Correction: He makes an intercom announcement which he then wants his officers to *personally* communicate otherwise it may not be believed.
Corrected entry: When Gene Hackman does the drill right after the fire, his crew gets the codes out of a container marked "training" or "drill" or something of that nature. When the real EAM comes through and they get the codes out of the safe, they grab the training codes instead of the real ones.
Correction: They grab the "launch" authenticator during the real EAM. It's the one on the right. The "drill" authenticators are on the left. They definitely grab the right codes for each occasion.
Corrected entry: SSBN's (boomers) are too valuable to go out on patrol alone. They are ALWAYS accompanied by an attack sub whose job it is to "sanitize" the boomer's area of operation of unfriendly subs.
Correction: US boomers (especially the Trident/Ohios) are way quieter than the Russian SSNs. In fact the Ohios have only been tracked a few times by the Russian subs. The Ohios are also known as the Black Holes of the ocean because their noise is even lower than the natural backgound noise. So the Ohios doesn't need escorts.
Corrected entry: U.S. Submariners do not salute underway because military protocol stipulates that saluting does not occur indoors.
Correction: However, a ship, either above decks or below, is considered outdoors, and you will salute regardless.
Corrected entry: When the men are attempting to repair the radio, one of the men is talking on a Navy phone set which requires you to push in a button on the handset. He is pushing in the button in most scenes but in one particular scene he is holding handset between his shoulder and ear while working with both hands.
Correction: In the scene where he is holding the handset with his shoulder, he talks with Hunter who is downstairs somewhere. This is not the same radio he talks to the bridge with.
Corrected entry: There is no way a dog would ever be allowed on a US nuclear sub and would definitely not be allowed to relieve itself in one of the main areas. I know quite a few men in the Navy who are not very fond of that.
Correction: This was addressed early in the movie. We are told that Gene Hackman's character is one of the few contemporary sub captains with combat experience. For that reason, the Navy "looked the other way" when it came to the dog.
Corrected entry: Using 10 nukes (at least) to destroy a base seems a tremendous overkill. A couple of standard missiles or bombs would do the job perfectly.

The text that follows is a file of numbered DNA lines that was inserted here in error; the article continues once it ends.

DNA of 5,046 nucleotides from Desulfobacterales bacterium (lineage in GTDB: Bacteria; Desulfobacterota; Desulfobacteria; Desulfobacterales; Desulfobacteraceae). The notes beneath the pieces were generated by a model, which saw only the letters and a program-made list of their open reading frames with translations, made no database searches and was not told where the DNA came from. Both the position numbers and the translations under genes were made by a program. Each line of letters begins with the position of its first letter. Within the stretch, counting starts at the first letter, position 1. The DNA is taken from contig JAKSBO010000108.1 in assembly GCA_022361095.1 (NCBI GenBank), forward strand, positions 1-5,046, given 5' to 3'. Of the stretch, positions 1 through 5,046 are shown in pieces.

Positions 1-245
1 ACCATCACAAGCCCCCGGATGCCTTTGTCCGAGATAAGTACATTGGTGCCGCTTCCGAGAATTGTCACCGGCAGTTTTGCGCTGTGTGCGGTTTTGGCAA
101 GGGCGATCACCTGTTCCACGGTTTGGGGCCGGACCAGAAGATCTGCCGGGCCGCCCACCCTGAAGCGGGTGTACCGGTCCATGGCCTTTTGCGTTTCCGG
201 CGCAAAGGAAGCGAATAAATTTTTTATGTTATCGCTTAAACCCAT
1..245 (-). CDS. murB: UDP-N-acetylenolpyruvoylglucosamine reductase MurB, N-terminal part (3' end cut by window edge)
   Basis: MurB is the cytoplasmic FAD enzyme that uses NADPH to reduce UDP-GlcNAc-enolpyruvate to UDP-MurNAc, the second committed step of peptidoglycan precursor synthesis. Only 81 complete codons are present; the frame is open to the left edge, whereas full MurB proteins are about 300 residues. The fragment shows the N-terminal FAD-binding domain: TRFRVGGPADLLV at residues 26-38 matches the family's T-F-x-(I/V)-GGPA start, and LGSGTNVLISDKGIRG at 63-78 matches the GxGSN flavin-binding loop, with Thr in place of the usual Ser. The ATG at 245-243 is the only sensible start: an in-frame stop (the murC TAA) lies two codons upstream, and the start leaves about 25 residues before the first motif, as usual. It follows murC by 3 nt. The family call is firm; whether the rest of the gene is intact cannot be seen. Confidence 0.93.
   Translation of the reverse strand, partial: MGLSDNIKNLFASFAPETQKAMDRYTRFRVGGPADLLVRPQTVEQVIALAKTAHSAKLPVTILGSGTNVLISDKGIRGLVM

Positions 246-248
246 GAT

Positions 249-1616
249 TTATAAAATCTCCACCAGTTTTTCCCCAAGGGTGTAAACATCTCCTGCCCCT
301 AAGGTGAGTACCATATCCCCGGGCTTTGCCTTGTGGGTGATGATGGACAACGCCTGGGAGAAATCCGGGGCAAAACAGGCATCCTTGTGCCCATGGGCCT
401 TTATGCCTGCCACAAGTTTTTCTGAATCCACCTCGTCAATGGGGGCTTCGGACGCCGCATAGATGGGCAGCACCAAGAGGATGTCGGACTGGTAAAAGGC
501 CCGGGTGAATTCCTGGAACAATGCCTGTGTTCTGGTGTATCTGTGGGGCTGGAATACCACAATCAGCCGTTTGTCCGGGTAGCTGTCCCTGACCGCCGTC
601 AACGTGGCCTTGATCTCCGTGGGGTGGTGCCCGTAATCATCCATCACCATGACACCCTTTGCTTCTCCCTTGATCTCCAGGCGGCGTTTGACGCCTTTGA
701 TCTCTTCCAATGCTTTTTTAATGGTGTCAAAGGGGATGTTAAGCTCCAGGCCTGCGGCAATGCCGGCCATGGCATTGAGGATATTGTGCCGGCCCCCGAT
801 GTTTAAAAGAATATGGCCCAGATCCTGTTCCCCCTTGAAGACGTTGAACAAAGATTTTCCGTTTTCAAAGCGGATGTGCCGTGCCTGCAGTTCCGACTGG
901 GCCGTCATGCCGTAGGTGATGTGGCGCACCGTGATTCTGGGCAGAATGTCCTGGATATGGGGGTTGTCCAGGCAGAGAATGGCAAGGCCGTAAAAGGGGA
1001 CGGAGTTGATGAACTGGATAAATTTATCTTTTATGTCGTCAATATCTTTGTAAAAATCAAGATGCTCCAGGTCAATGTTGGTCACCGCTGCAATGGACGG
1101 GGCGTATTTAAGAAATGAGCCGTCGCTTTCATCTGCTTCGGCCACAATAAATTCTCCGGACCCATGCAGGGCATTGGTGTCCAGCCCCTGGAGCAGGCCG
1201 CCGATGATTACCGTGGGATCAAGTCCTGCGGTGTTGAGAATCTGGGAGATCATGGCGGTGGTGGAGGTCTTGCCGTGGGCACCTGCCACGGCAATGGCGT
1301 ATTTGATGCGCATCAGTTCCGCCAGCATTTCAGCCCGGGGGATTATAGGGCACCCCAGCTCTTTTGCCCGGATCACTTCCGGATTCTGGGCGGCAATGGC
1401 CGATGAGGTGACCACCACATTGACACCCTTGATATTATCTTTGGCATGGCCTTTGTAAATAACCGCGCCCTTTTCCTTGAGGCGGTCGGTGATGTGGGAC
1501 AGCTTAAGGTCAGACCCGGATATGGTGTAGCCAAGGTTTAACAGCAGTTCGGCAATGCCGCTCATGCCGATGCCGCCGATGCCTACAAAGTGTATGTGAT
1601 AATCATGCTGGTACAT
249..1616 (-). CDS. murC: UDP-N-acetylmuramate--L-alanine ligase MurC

Correction: It would take alot more then a couple of "standard" missiles or bombs to destroy an entire nuclear missile base. This would require a intense air raid against the base, and given that the Russian renegades were already fueling the missiles, there would not have been time for such a raid.
Corrected entry: Why is it that all Submarine movies have the obligatory flooding scene, yet no one ever does the math on how much force it takes to close a hatch after the compartment is flooded. In the scene in question there is flooding in what is known as the "Snake Pit" on submarines. The sailor tries to save his buddy but finally has to close the hatch when his shipmate cannot get out in time. Unfortunately, everyone should die because of this error. Mathematically the hatch, which on my sub was 28" is too big to be able to close against sea pressure, Area of a circle is: pi times r squared so; 28/2 = 14, 14 squared = 196, 196 times 3.1416 (pi) = 615 sq.in. Sea pressure at 100 feet is 44 pounds per square inch so 44 times 615 inches is 27,060 pounds of force on the underside of that hatch. Divided by 2000 pounds per ton means that that sailor, who successfully closed that hatch in the movie, must have weighed over 13.5 tons.
Correction: The pressure calculation should be done on the opening of the hole in the hull, not the opening of the hatch. The pressure at the hatch can only be as high as the pressure at the hole in the hull. There would still have been air in the compartment he was in, and that would absorb some of the pressure.